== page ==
New Years feels kind of strange this year; Thanksgiving and Christmas were both so low-key, and we very well may have let New Years Eve pass by entirely unremarked. Sure, we're glad to see the back of 2020, but as Leah remarked this morning when we were talking about resolutions, "why bother trying to do anything different these days?" Tomorrow will be much like today, I imagine. But one of our friends asked yesterday if we wanted to do something like a hike, and another friend said they weren't around until the evening and suggested a fire. So in the event, we had a pretty good party! I made pizza, friends brought cookies and hot cider, and for a couple hours we sat around the fire (at an appropriate distance, of course) and chatted about New Years hopes and movies and water heaters. Some of the time the kids played laser tag. It actually compared pretty favorably to some other New Years observations I've taken part in: there's no mess inside the house to deal with, and I didn't drink so my upset stomach is due only to overconsumption of pizza and cookies plus s'mores, eggnog, and maybe a bit too much cider. So now I'm ready for a new year. Here's hoping it's a better one!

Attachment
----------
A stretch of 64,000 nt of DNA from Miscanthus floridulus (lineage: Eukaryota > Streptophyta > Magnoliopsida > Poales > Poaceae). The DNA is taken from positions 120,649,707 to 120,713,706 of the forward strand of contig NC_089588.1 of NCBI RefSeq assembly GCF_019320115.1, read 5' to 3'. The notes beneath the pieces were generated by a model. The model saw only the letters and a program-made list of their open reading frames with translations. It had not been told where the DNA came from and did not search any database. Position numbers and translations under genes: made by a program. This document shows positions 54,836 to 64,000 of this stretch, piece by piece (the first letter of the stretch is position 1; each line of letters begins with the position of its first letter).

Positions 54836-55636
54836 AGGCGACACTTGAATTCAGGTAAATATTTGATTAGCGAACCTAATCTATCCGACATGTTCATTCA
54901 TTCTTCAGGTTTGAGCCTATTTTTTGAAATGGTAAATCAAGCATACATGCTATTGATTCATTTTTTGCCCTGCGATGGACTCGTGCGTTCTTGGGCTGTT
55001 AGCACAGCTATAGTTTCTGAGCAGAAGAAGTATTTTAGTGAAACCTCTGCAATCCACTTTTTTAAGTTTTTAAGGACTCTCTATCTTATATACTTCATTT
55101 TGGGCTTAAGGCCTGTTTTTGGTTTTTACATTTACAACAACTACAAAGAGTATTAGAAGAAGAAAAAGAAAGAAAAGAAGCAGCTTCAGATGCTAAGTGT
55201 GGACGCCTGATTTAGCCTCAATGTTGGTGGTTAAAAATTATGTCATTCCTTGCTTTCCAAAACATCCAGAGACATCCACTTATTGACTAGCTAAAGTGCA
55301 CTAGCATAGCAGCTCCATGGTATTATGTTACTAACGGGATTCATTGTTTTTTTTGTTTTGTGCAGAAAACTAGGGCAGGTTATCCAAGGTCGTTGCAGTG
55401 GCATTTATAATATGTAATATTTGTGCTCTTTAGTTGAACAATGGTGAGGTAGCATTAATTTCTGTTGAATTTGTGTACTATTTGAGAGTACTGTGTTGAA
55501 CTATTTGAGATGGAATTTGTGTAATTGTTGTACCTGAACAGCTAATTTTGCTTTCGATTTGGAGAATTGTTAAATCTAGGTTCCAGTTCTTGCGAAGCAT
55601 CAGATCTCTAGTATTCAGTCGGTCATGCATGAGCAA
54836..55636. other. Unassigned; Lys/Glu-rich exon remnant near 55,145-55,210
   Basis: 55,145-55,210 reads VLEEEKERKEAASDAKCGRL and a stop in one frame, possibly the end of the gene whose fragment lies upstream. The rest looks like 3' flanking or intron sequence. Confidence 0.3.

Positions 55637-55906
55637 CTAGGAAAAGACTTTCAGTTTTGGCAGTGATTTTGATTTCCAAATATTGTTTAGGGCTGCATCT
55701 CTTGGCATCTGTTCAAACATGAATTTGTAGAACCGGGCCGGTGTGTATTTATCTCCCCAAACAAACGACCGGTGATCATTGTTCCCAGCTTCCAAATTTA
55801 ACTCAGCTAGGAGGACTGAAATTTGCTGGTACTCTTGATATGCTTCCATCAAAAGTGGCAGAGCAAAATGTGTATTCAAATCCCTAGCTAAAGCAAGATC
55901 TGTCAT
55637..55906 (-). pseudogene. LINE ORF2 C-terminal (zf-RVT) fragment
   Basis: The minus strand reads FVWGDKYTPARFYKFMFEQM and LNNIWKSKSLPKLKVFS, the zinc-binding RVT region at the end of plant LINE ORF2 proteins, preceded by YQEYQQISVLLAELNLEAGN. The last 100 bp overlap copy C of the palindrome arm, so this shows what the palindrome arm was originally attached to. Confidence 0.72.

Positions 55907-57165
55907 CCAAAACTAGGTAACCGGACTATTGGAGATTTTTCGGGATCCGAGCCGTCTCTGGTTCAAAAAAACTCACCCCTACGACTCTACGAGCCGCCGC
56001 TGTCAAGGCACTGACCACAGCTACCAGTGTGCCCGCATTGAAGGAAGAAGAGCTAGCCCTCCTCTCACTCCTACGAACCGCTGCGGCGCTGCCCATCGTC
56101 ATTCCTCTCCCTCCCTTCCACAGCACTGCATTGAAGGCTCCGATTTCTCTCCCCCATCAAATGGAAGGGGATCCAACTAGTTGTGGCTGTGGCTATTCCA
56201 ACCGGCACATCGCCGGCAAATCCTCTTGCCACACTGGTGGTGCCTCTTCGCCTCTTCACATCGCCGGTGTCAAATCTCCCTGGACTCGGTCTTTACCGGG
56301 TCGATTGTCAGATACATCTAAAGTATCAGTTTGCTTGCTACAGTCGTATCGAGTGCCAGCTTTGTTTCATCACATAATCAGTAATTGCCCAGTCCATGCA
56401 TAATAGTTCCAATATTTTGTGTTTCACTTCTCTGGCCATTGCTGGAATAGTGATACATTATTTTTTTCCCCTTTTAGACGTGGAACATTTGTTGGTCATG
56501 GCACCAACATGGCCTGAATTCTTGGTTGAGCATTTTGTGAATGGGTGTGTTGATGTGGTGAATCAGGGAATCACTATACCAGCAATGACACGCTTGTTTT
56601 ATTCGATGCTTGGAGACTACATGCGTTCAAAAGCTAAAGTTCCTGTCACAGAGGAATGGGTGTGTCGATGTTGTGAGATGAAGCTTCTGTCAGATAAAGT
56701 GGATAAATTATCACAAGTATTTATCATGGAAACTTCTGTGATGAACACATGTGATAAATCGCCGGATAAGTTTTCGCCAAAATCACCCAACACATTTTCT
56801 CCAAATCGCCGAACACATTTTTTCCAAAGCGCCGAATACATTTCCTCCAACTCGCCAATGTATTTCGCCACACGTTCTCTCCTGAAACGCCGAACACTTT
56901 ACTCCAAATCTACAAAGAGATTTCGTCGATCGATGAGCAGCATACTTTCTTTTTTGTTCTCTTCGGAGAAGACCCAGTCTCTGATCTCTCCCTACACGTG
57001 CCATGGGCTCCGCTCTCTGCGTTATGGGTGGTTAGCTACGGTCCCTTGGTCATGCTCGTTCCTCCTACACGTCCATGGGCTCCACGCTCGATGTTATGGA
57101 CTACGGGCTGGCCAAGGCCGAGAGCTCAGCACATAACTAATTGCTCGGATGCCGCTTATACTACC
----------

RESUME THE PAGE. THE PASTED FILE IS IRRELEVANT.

the first December celebration

We celebrated the first night of Hanukah this evening, and it was as delightful as it could be under the circumstances! Leah's parents are determined to make the holiday just as thrilling as it would be if we were observing it with them at their house, so they packaged up bags of presents to cover all eight nights. Leah drove over their to drop off the gifts for them and pick all that up, and Harvey and Zion came along so they could take a walk with Grandma and Grandpa. Then when they got home we did the candle-lighting and present-opening over Zoom. It was great, except for our singing of the blessing... it's always a little shaky as everyone waits for everyone else, and you can imagine how much worse that was with the Zoom delay. But we got through it! And all three boys were delighted with their presents—talking hamster doll, ball maze, and metal detector respectively (it seems like there should be some way to combine those three and try to take over the world...).